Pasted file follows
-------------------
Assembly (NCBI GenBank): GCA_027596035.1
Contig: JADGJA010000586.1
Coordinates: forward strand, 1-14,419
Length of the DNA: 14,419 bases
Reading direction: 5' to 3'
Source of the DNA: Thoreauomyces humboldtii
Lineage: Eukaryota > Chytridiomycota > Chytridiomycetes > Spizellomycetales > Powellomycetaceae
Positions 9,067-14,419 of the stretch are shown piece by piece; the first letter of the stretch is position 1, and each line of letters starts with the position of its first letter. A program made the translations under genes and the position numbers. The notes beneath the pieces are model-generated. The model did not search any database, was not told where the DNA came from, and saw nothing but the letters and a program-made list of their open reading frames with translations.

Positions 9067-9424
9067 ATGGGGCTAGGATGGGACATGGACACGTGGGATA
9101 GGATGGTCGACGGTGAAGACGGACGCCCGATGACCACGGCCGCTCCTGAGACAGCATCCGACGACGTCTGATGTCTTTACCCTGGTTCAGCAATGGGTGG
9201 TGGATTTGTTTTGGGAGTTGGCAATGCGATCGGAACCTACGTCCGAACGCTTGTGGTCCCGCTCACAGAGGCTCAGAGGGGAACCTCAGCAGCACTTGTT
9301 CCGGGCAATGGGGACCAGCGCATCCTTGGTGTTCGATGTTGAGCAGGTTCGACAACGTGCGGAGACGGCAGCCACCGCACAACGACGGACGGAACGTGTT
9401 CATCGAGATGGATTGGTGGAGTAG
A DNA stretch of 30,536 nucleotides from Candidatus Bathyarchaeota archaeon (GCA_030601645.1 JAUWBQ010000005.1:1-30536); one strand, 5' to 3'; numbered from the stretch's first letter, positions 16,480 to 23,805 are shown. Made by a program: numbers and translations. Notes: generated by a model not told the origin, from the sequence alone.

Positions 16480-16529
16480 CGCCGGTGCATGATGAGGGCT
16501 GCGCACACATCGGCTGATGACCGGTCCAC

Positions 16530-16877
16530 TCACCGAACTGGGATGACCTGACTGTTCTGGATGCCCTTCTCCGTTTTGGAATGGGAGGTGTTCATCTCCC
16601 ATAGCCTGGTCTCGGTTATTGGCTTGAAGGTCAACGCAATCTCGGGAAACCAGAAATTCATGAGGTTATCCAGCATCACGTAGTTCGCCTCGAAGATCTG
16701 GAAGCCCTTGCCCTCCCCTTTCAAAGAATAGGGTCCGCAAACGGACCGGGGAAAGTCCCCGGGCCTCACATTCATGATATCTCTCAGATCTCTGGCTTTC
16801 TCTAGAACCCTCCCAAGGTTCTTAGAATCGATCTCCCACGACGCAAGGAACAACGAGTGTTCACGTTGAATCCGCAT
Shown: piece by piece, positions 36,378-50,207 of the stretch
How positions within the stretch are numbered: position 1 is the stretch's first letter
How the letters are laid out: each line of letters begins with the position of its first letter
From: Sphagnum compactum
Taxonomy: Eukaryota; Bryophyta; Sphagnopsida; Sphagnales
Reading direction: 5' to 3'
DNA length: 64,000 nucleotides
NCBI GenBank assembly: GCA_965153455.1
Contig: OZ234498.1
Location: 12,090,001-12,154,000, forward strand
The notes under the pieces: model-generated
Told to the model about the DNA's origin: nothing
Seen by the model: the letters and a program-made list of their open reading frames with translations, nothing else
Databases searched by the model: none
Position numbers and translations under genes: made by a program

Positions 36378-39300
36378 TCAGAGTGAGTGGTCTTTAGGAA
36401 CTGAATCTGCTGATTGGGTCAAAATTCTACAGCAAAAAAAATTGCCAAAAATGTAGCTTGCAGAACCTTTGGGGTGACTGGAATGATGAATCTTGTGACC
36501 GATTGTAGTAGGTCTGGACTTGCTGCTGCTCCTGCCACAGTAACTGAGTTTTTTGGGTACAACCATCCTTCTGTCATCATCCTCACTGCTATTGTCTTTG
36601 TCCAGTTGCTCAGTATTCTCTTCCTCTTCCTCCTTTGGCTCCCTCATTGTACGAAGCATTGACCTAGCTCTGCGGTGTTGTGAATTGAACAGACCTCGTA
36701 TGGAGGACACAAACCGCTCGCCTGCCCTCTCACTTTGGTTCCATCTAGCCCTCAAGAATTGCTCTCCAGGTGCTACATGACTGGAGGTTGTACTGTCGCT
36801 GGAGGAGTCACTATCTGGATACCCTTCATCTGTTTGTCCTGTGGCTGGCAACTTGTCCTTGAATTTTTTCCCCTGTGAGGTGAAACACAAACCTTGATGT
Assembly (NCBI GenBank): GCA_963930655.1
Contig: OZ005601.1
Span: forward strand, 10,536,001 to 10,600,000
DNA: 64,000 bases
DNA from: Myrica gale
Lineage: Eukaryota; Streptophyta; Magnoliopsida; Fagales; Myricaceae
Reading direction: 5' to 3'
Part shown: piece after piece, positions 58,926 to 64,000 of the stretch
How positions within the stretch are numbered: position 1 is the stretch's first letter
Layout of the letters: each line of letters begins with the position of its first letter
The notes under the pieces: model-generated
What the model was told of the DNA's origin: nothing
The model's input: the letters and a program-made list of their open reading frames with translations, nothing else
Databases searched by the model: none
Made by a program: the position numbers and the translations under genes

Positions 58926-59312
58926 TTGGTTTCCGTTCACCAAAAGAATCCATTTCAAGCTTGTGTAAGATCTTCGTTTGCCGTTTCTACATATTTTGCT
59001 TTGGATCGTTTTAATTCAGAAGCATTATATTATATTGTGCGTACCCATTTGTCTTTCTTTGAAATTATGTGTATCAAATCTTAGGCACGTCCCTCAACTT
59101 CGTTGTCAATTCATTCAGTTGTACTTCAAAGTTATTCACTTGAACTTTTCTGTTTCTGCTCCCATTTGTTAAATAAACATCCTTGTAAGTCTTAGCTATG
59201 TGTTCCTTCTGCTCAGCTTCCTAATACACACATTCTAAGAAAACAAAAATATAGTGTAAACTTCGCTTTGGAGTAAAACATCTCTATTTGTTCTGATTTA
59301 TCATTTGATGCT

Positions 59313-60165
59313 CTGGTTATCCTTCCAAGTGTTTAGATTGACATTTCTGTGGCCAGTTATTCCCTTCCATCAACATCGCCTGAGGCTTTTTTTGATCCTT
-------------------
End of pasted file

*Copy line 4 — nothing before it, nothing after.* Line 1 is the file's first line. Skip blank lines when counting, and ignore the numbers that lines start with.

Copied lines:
Length of the DNA: 14,419 bases